Birthplace Tour

The World's Greatest Inventor first made his mark on the world from this home, which has been restored and furnished as it was in 1847. Planned by Edison's father, the three-story brick house sits on the side of a hill and consists of three floors: the basement, the street-level, and the second floor.

Your virtual tour guides are two of Edison's great-great-great-grandnieces. If you have any questions, see the Frequently Asked Questions page or send e-mail to the big guy, wizard.

Entering the house by the side door, the tour starts in the sitting room. One of the family antiques in this room is a portable desk that belonged to Edison's uncle, Simeon Ogden Edison, who was once a resident of the house. Hanging on the wall above the portable desk is the mirror presented to Edison's oldest sister Marion on the occasion of her wedding to Homer Page here in 1849.

Opening out from the back of this room is the bedroom where Thomas Alva Edison, the youngest of seven children, was born on February 11, 1847.

Birth Room of
Thomas Edison

The rope bed is decorated with a jacquard coverlet that was handmade in Ohio's Erie County in the 1840s.

The steep stairs opposite the front door lead to the two bedrooms on the second floor. The parents and the middle girls, Harriet and Eliza, slept in these rooms.

Walnut Room
(Master Bedroom)

Much of the furniture, including the painted pine set and the walnut furniture in the parents' bedroom, the spinning wheel, and the set of six chairs in the parlor, belonged to Marion Edison Page. The knitted "thousand shell design" spread on the walnut bed is attributed to the inventor's mother, Nancy. The straight-back chair to the right of the bed is the type used by girls and women of the time while buttoning their shoes, which explains why the seat is so low to the ground.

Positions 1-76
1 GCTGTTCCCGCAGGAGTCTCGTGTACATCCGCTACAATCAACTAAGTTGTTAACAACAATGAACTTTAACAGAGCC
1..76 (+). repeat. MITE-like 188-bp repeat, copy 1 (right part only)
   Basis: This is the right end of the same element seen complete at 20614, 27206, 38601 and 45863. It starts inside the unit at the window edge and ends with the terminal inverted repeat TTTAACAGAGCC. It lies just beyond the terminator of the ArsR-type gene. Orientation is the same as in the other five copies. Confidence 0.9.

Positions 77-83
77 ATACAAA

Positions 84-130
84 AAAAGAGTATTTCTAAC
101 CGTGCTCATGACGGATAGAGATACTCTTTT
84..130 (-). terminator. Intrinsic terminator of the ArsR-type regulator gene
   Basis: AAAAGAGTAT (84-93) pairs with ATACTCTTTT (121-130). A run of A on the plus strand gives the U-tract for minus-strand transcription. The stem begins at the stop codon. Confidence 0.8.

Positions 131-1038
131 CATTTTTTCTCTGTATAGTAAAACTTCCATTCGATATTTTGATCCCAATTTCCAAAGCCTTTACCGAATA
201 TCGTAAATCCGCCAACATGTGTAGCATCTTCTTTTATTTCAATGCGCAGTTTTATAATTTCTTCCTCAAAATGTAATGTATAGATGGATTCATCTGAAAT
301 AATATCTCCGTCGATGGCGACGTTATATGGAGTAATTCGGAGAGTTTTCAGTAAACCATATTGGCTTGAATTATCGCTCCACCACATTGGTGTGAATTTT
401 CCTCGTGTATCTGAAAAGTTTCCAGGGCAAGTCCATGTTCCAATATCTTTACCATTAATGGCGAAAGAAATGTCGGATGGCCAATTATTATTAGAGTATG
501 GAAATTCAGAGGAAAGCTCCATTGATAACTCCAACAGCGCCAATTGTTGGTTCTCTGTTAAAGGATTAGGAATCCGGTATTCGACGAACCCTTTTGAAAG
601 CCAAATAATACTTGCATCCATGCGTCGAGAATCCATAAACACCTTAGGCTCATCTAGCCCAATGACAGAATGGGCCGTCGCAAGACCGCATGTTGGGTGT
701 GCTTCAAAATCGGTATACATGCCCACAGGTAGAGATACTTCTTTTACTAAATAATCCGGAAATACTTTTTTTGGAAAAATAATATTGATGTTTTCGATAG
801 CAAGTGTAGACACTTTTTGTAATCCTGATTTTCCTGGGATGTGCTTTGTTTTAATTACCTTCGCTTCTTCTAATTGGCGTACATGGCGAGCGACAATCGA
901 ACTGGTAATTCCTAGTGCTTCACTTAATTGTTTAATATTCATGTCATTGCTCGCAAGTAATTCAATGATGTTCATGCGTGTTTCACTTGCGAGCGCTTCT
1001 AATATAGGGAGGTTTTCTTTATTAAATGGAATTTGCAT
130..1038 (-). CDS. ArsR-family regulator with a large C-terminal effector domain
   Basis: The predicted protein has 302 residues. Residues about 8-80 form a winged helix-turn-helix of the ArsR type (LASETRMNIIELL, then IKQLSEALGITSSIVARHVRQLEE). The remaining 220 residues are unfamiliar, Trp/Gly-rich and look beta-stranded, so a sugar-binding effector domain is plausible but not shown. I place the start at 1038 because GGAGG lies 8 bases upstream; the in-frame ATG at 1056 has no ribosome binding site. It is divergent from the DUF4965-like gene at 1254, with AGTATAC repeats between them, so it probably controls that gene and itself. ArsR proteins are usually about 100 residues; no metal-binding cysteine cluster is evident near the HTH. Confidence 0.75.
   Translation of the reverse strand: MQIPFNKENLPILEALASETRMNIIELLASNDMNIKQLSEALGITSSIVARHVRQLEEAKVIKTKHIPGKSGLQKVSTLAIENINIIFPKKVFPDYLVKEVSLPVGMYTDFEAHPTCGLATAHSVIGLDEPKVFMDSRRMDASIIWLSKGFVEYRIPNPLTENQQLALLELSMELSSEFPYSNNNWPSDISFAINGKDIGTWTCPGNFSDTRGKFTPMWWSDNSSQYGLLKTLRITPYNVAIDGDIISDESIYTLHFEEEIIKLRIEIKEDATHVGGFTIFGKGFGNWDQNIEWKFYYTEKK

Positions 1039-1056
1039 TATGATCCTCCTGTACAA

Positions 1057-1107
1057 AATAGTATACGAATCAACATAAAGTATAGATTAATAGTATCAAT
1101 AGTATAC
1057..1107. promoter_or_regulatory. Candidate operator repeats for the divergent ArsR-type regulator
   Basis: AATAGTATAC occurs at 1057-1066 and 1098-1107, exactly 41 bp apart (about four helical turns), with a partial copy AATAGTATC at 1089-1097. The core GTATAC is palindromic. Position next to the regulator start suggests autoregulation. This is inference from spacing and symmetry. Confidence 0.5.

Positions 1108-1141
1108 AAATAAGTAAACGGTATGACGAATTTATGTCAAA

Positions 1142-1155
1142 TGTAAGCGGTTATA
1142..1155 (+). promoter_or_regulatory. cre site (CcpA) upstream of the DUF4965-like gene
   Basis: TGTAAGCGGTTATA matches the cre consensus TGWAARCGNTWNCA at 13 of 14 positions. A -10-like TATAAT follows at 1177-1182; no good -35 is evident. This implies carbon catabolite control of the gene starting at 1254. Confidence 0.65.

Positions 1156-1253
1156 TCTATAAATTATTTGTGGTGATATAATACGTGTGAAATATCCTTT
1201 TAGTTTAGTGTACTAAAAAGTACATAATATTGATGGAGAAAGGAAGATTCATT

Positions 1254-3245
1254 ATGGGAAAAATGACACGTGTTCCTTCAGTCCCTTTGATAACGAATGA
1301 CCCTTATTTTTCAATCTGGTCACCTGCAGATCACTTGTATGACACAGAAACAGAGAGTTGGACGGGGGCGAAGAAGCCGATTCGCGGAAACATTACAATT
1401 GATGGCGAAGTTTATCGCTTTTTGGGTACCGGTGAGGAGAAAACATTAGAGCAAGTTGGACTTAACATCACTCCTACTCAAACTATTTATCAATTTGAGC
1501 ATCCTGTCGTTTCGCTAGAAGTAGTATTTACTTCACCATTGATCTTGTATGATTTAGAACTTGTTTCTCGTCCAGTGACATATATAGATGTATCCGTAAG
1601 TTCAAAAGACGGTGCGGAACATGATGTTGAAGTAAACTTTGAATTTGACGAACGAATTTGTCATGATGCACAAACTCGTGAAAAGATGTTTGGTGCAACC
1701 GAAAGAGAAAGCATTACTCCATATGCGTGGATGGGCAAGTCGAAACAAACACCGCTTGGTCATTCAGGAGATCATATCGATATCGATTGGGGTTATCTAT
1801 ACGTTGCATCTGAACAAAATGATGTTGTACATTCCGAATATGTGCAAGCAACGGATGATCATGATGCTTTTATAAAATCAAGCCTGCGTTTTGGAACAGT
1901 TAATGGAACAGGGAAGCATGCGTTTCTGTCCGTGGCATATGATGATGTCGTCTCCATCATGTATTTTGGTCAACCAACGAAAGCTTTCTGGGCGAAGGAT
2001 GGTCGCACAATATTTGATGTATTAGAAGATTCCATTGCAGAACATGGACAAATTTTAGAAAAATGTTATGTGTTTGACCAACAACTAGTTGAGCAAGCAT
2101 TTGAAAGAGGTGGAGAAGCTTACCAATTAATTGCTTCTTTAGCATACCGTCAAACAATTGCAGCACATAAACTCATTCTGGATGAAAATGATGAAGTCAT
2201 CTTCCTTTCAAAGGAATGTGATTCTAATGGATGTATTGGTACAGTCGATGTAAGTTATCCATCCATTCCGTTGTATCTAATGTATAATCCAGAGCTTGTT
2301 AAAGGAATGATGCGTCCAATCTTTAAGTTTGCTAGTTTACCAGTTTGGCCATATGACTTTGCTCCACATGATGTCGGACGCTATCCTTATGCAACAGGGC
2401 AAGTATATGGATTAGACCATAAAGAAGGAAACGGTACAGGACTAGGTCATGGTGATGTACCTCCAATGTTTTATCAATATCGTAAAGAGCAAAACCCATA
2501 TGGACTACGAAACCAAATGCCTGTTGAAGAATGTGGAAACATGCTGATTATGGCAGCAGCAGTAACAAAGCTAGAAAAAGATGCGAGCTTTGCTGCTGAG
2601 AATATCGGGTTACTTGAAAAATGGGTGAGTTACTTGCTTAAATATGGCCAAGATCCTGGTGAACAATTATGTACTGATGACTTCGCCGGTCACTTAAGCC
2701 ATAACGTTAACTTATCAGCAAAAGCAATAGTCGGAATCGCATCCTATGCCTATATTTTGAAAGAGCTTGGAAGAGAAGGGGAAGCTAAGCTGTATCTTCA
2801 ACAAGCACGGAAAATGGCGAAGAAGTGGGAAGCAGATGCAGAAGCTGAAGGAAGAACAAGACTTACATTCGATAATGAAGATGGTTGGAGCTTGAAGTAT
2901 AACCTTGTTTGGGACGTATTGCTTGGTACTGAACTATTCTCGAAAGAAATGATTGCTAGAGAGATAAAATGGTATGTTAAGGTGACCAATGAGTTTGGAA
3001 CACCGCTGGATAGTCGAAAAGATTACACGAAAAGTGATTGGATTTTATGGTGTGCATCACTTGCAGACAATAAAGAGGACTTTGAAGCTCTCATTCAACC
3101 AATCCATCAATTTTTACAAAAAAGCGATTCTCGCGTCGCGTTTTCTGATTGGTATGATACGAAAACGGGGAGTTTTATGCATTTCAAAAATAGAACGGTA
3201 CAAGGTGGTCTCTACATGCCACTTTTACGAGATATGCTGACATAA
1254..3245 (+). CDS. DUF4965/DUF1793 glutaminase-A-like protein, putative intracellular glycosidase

Both closets in the Master Bedroom have been converted to display areas. Clothing that belonged to Edison and his wife is on exhibit in this space.

Back on the street-level floor, the north side of the house is taken up by the parlor and a small bedroom directly behind it.


Two pieces of Nancy Elliott Edison's own tea set and two of her coin silver spoons are displayed under the handmade glass dome in the parlor. Her portrait hangs to the left of the door leading to the small bedroom.

The room behind the parlor is now used for exhibits of Edisonia. Display cases contain various inventions, including a phonograph, a stock ticker, and a talking doll. Photographs of Edison with his family and of historic places related to Edison are also on display. A stairway at the back of this room leads down to the large basement kitchen.


Because the house was built into a hillside, the basement kitchen has a door to the backyard and several windows overlooking the flower garden. The kitchen is furnished with articles and utensils of the period. The wall clock was identified by Edison as the one which used to hang in the family kitchen and behind which his mother kept a disciplinary switch.

From the garden outside this room one can view the site of the Milan Canal turning basin. Volunteers from the local 4-H club planted the flower garden. In addition, the Milan Gardening Club maintains a garden next door, behind the building that serves as the
museum shop.

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